Are Electric Flame Effect or Fireplace Heaters Energy Efficient?
A reader recently asked whether 'fake fireplace' or electric 'flame effect' heaters are more energy efficient than reverse cycle air conditioning or other types of electric heaters. Here's my answer:
Firstly, what are flame effect heaters?
Flame effect heaters are basically an electric fireplace. They have a heating element just like a regular electric heater but give you that 'fireplace' look without needing to use natural gas or wood.
They generally range in price from $200 to $400. Brands include FlameGlow, Dimplex and DeLonghi (see Choice Review). They also occasionally crop up at ALDI under their Lumina brand (see image below).
Are they more energy efficient than reverse cycle AC?
In short: no.
Reverse cycle air conditioning or 'heat pump' systems essentially move heat from one location to another. As a result they are often able to 'create' 3 to 4 units of heat inside your building for just 1 unit of electrical input.
On the other hand, a conventional electrical heater of any sort, including flame effect heaters, will only ever create 1 unit of heat from 1 unit of electrical input.
So, on paper, heat pumps are more energy efficient than electric room heaters.
But, are electric flame effect heaters cheaper to run?
This will require you to look a little deeper. If you look at the picture below you will notice this heater has two heat settings (800W and 1,600W):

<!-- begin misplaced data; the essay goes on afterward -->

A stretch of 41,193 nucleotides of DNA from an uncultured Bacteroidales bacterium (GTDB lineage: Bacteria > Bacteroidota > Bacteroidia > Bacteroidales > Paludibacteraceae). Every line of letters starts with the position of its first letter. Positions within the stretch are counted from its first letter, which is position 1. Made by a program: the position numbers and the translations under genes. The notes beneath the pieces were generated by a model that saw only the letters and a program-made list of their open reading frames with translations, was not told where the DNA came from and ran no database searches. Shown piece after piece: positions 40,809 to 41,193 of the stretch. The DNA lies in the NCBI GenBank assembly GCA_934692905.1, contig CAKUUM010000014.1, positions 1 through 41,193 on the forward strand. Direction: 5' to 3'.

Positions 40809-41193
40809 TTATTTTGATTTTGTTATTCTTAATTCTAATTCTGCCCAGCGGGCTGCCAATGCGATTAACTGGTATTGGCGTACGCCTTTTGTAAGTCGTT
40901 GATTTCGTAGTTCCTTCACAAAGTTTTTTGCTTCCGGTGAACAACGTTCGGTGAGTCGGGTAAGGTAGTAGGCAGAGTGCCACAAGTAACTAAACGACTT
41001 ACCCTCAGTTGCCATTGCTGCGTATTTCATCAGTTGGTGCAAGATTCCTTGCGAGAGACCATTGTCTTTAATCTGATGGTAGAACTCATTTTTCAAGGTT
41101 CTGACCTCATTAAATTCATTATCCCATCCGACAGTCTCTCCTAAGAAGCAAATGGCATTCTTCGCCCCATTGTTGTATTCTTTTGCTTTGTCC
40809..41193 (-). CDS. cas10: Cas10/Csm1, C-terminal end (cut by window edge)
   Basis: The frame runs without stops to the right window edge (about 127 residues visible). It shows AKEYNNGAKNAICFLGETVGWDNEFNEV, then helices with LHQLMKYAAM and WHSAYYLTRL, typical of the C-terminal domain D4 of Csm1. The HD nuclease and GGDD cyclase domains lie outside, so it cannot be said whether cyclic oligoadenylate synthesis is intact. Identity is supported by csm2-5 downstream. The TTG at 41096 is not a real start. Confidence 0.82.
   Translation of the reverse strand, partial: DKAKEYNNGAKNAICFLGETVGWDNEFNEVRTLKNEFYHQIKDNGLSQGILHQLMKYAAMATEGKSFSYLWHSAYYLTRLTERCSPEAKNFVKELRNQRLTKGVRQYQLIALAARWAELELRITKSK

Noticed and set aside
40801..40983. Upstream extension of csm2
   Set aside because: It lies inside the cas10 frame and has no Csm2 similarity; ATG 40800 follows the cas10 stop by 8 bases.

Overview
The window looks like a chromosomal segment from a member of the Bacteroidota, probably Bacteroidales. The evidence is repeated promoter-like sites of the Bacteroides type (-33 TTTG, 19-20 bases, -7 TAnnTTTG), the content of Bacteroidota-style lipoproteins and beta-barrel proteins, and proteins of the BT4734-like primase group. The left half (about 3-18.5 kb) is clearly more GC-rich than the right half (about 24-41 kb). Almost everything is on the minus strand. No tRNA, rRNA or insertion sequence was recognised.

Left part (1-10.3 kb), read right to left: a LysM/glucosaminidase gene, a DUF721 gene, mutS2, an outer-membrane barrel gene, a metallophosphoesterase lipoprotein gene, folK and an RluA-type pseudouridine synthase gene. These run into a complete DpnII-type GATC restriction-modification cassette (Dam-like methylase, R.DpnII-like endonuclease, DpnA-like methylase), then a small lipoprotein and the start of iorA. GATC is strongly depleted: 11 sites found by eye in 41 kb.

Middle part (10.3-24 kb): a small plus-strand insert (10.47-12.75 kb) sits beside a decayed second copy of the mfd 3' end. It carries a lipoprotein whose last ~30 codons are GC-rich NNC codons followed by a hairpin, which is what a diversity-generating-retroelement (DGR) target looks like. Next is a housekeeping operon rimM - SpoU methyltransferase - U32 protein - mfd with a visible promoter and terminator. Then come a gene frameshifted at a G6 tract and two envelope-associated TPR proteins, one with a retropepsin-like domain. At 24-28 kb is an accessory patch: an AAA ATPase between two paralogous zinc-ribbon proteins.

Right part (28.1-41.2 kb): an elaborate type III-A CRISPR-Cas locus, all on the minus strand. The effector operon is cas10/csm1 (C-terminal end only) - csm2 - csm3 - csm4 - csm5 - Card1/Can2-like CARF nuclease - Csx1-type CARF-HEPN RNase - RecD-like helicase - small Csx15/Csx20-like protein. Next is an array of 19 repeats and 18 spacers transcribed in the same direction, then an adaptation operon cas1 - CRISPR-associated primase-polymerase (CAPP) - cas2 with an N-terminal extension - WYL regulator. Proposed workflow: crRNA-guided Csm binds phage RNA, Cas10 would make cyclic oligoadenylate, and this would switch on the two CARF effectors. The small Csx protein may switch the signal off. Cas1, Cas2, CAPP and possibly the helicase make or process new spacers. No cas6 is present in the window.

This means the unit has an electrical input and equivalent heat output of about 1,600 watts on the high setting.
Now, all you need to do is find the specs of the heater you wish to compare it against.
For example, on a reverse cycle air conditioner there will be two numbers on the box outside. One is electrical input and the other is heating capacity or heat output. The input relates directly to your cost (lower is better) and the heating capacity represents the heat output (higher is better).
Summary and better options
A heat pump or AC with an electrical input rating of 1,600W heating the same space as an electrical fireplace with a rating of 1,600W should always cost less to run.
But the heat pump vs. electrical heater comparison is usually more complex than that.
For example, you may already have a large heat pump or reverse cycle AC installed which heats your entire home. If you only really want to heat your living room, then in cases like this it can be more efficient to switch to an electrical heater such as an electric fireplace.
TIP #1: Use a plug-in thermostat to accurately control room temperature, thereby reducing the power consumption of any electric heater (such as a flame effect heater).